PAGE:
DG: We have many opportunities. Consider the need to generate evidence to support intervention(s) for specific PRO findings, generate evidence to facilitate interpretation of the PRO results as absolute values or change in scores from one assessment to the next, generate PROs fit for adults and children, and generate observer-reported outcomes (ObsROs) for parents or family members to report on signs of disease when the patient is unable to do so. This is an area rich in opportunities, and I believe our healthcare delivery will benefit greatly as this area of assessment matures.

DN: Can you tell me a little bit about your role as a patient advocate?

DF: As an ESRD patient who has dealt with diabetes for almost my entire life, my focus is on chronic disease and its impact on my patient population. Having a leadership role in the patient community, I feel my role is to help other patients understand that PRO measurements can affect our care. The Cen- ters for Medicare & Medicaid Services (CMS) Quality Incentive Program and Dialysis Facility Compare programs are two good examples of opportunities for this.

DN: What do you think are some challenges that patients and members of their care team face when responding to PROs?

DF: Transparency is key to having patients better align their goals with their care team. I believe most patients don’t understand measures or even know they exist; I know I didn’t. I thought measures were something the clinic had to worry about, and I thought they had nothing to do with me individually. Having a basic understanding of the difference between clinical measures and a PRO is also important.

DN: In your opinion, what are some future areas for focus in the development of additional PROs?

DF: I’m thinking about the six areas defined by the Meaningful Measures Initiative. One area that stands out is the goal to “Strengthen Person and Family Engagement as Partners in [Their] Care.” This measure is broken down to three areas. The first involves care being personalized and aligned with patient goals. Last year I participated in a CMS Technical Expert Panel on PROs. Two topics prioritized by patients and providers involved patients’ life goals and the need for patients to feel safe in their dialysis facilities. Understanding what is important to patients and creating an individual care plan around their culture, goals, and values can help better activate patients in their own care. If a patient desires to travel, work, see friends more often, or transition to a more palliative approach, each of these should be a topic of discussion when a care plan is developed.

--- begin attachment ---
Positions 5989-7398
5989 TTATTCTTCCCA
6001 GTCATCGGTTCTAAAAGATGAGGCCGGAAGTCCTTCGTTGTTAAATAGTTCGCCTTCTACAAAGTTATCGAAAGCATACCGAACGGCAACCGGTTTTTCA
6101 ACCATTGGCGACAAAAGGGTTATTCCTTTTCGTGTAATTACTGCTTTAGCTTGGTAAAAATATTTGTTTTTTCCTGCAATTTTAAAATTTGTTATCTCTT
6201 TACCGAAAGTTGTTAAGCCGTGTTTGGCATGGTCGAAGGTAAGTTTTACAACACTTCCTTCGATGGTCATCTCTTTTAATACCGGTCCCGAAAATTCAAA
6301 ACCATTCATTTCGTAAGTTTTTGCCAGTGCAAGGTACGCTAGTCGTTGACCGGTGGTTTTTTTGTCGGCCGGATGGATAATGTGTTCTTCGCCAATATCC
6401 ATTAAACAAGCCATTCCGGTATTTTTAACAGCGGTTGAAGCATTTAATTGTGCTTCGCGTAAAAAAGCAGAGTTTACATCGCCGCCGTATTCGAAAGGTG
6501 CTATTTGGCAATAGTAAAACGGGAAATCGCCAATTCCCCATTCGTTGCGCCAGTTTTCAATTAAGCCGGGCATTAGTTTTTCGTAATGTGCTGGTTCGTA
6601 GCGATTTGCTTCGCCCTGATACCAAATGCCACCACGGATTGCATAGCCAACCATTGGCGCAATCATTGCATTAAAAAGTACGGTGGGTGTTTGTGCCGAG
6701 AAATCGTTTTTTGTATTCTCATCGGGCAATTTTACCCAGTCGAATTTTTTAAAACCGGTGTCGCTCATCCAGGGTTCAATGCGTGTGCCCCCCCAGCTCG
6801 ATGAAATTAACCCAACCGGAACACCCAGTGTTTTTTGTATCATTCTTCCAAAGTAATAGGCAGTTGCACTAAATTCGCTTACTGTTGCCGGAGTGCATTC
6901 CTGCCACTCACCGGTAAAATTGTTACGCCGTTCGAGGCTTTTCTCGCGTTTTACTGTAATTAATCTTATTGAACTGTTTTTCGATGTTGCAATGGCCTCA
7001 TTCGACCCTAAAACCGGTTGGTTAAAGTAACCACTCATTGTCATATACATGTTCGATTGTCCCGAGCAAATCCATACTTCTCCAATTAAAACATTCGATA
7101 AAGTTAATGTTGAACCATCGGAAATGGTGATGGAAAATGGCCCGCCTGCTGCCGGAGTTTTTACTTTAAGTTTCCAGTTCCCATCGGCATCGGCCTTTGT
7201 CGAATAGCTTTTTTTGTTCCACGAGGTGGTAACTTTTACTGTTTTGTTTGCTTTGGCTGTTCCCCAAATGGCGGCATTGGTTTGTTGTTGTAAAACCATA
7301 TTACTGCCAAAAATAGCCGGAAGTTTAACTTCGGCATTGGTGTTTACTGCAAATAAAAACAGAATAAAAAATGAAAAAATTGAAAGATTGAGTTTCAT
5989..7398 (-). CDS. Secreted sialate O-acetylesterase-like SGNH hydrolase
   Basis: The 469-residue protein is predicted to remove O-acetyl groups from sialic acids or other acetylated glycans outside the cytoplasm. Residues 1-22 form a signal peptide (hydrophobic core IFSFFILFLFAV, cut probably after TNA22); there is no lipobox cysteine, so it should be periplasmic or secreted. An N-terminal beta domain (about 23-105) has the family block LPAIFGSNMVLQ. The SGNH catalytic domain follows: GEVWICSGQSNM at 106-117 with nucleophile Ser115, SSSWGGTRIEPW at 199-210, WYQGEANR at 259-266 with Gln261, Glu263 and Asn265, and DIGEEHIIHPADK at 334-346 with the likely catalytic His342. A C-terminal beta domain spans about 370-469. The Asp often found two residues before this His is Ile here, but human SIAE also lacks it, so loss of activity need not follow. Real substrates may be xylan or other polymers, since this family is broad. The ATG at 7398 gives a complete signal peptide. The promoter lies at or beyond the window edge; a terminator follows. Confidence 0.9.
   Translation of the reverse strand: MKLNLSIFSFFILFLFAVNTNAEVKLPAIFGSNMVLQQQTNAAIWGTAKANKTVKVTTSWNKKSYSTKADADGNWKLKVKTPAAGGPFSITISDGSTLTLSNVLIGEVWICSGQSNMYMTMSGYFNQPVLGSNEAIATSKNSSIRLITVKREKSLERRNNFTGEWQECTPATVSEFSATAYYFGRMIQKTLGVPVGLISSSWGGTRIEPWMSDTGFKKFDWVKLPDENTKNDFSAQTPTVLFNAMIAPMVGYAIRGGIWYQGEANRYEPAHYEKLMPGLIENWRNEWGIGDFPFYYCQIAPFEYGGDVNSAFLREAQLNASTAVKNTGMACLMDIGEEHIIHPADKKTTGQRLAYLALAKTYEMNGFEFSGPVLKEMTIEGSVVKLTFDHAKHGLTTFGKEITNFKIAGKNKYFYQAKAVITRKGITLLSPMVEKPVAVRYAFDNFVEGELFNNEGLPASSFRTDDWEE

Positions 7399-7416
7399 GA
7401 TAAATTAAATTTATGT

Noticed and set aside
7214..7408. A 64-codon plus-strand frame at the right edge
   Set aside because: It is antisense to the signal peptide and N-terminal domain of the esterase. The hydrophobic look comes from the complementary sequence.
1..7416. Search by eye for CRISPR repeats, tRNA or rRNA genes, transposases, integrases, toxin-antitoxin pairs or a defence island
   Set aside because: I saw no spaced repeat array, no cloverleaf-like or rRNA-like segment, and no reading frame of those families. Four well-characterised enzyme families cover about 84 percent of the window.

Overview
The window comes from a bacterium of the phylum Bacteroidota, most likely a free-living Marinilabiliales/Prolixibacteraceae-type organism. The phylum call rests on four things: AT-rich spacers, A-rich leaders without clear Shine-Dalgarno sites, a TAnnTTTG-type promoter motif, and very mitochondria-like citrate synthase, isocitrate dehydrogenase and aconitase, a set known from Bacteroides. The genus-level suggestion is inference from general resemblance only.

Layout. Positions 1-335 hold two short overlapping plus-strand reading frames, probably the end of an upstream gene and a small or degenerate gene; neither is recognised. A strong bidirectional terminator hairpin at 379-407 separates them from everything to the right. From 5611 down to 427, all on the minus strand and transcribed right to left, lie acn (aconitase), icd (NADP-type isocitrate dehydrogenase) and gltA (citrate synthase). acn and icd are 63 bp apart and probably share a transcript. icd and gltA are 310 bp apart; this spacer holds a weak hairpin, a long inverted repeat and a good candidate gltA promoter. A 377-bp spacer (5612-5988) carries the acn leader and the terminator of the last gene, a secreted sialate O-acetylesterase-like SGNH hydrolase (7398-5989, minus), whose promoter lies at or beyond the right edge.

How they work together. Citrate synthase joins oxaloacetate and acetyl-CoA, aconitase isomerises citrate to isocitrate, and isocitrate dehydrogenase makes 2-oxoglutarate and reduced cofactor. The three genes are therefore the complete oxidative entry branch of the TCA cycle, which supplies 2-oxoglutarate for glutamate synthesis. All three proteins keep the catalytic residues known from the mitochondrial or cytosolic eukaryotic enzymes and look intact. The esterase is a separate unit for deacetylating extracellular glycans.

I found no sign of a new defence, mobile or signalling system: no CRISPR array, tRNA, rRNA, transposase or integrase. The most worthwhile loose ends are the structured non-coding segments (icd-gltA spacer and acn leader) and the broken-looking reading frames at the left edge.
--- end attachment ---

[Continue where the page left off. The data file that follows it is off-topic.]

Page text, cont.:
A second area involves a patient’s experience and his or her functional outcomes. We already have some PROs that measure this, such as the In-Center Hemodialysis Consumer Assessment of Healthcare Providers and Systems (ICH-CAHPS) Survey and the Kidney Disease Quality of Life (KDQOL) instrument, but certain things still aren’t captured. I think the ICH-CAHPS could be improved, both by making the survey questions more specific, adding questions around fear or perception of retaliation, and by including patients in the debriefing of the results when facilities receive their scores. The KDQOL instrument doesn’t take into account how patients adapt to their changing functional status. I took the survey recently and scored fairly low because I’ve been in a wheelchair for the past 2 years, but I feel that the quality of my life is very good. I travel, socialize, have interests and hobbies, and the work I do volunteering is extremely rewarding. So, although the wheelchair has been limiting in some ways, I still continue to achieve and do the things that are important in my life. PROs should create a dialogue between the patient and the care team, both to improve quality of care and to improve outcomes that are important to patients.

The third area involves ensuring that end-of-life care is delivered according to a patient’s preferences.

DN: What do you wish clinicians and healthcare providers knew about PROs?

DF: I know PROs can be burdensome, but if the right questions are asked and the answers allow for meaningful feedback to patients and providers, they are worth the time. If I were a clinician I would want to know my patients’ culture, goals, and values, because this could reduce nonadherence, improve shared decision-making, and so on. I would also want my patients to understand my goals for them as a clinician. We need to better align our goals, and PROs are a new way to measure success, but more importantly, they open communication. We as patients can help our clinics achieve success if we are welcome to speak up and get involved. We want to partner with you.

DN: Thanks to everyone for your valuable insights into this important issue.

March 2019 (Vol. 11, Number 3)

Suggested Reading

1. Patient-reported outcomes. The National Quality Forum. July 17, 2018.

2. Hughes TM, et al. Association of shared decision-making on patient-reported health outcomes and healthcare utilization. Am J Surg 2018; 216:7–12.

3. Lango MN, et al. Baseline health perceptions, dysphagia and survival in head and neck cancer. Cancer 2014; 120:840–847.

4. United States Food and Drug Administration. Guidance for Industry. Patient-reported outcome measures: Use in medical product development to support labeling claims. Federal Register 2009; 74:65132–65133.

5. Calvert M, et al. Guidelines for inclusion of patient-reported outcomes in clinical trial protocols: The SPIRIT-PRO extension. JAMA 2018; 319:483–494.

6. Urquhard-Secord R, et al. Patient and caregiver priorities for outcomes in hemodialysis: An international nominal group technique study. Am J Kidney Dis 2016; 68:444–454.